The percentage of U.S. homeowners who owe more than their house is worth will nearly double to 48 percent in 2011 from 26 percent at the end of March, portending another blow to the housing market, Deutsche Bank said on Wednesday.Note: I believe The New York Times has made a significant and sloppy error. It says 48% of homeowners will be underwater, when it should be 48% of homeowners with mortgages. Not all homeowners have mortgages. A homeowner without a mortgage cannot go underwater. If memory serves me correctly, roughly one third of homeowners own their home free and clear. That makes it mathematically unlikely that half of all homeowners could end up underwater. I checked Bloomberg, and they say 48% of homeowners with a mortgage, not 48% of all homeowners.
Home price declines will have their biggest impact on prime "conforming" loans that meet underwriting and size guidelines of Fannie Mae and Freddie Mac, the bank said in a report. Prime conforming loans make up two-thirds of mortgages, and are typically less risky because of stringent requirements.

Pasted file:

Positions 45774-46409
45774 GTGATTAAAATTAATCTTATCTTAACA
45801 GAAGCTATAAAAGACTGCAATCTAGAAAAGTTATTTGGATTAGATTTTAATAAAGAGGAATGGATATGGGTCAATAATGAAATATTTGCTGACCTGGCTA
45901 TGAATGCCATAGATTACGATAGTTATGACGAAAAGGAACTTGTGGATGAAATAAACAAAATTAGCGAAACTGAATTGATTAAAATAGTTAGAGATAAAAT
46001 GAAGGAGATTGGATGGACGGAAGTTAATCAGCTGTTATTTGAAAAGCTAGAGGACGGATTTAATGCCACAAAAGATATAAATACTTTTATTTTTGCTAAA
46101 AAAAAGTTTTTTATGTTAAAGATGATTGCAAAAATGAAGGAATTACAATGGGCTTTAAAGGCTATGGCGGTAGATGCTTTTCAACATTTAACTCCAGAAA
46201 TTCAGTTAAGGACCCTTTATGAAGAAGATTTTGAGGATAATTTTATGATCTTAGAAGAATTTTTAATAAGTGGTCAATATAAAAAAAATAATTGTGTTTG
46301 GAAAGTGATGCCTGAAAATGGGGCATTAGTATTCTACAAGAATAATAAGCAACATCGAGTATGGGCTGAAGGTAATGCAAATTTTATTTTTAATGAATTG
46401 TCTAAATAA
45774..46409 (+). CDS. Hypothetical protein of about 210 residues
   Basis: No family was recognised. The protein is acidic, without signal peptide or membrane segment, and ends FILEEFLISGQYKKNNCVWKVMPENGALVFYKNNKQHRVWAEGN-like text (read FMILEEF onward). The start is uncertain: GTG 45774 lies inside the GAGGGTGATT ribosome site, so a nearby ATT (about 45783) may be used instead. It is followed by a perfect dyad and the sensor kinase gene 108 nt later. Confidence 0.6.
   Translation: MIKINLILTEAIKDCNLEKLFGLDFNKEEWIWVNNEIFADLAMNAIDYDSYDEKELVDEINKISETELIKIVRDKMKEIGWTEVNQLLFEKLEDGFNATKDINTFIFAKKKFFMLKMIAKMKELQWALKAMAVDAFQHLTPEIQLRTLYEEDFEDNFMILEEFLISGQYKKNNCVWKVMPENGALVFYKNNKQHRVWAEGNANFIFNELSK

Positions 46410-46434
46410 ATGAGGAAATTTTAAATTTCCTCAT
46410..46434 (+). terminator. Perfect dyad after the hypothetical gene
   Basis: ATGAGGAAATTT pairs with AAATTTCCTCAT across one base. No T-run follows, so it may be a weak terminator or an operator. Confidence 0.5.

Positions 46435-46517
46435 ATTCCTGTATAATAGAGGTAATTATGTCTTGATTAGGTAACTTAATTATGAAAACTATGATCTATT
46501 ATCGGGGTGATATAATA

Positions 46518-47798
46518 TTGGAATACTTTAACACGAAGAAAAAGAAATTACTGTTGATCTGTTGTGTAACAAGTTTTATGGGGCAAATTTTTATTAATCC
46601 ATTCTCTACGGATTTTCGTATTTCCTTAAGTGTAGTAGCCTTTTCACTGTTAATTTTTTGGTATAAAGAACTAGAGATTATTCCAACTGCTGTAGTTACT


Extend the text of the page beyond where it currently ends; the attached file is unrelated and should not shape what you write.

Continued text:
"We project the next phase of the housing decline will have a far greater impact on prime borrowers," Deutsche analysts Karen Weaver and Ying Shen said in the report.
Of prime conforming loans, 41 percent will be "underwater" by the first quarter of 2011, up from 16 percent at the end of the first quarter 2009, it said. Forty-six percent of prime jumbo loans will be larger than their properties' value, up from 29 percent, it said. ...
Las Vegas and parts of Florida and California will see 90 percent or more of their loans underwater by 2011, it added.
Thursday, August 06, 2009
48% of homeowners with mortgages to be underwater by 2011
That's the forecast of Deutsche Bank, via The New York Times: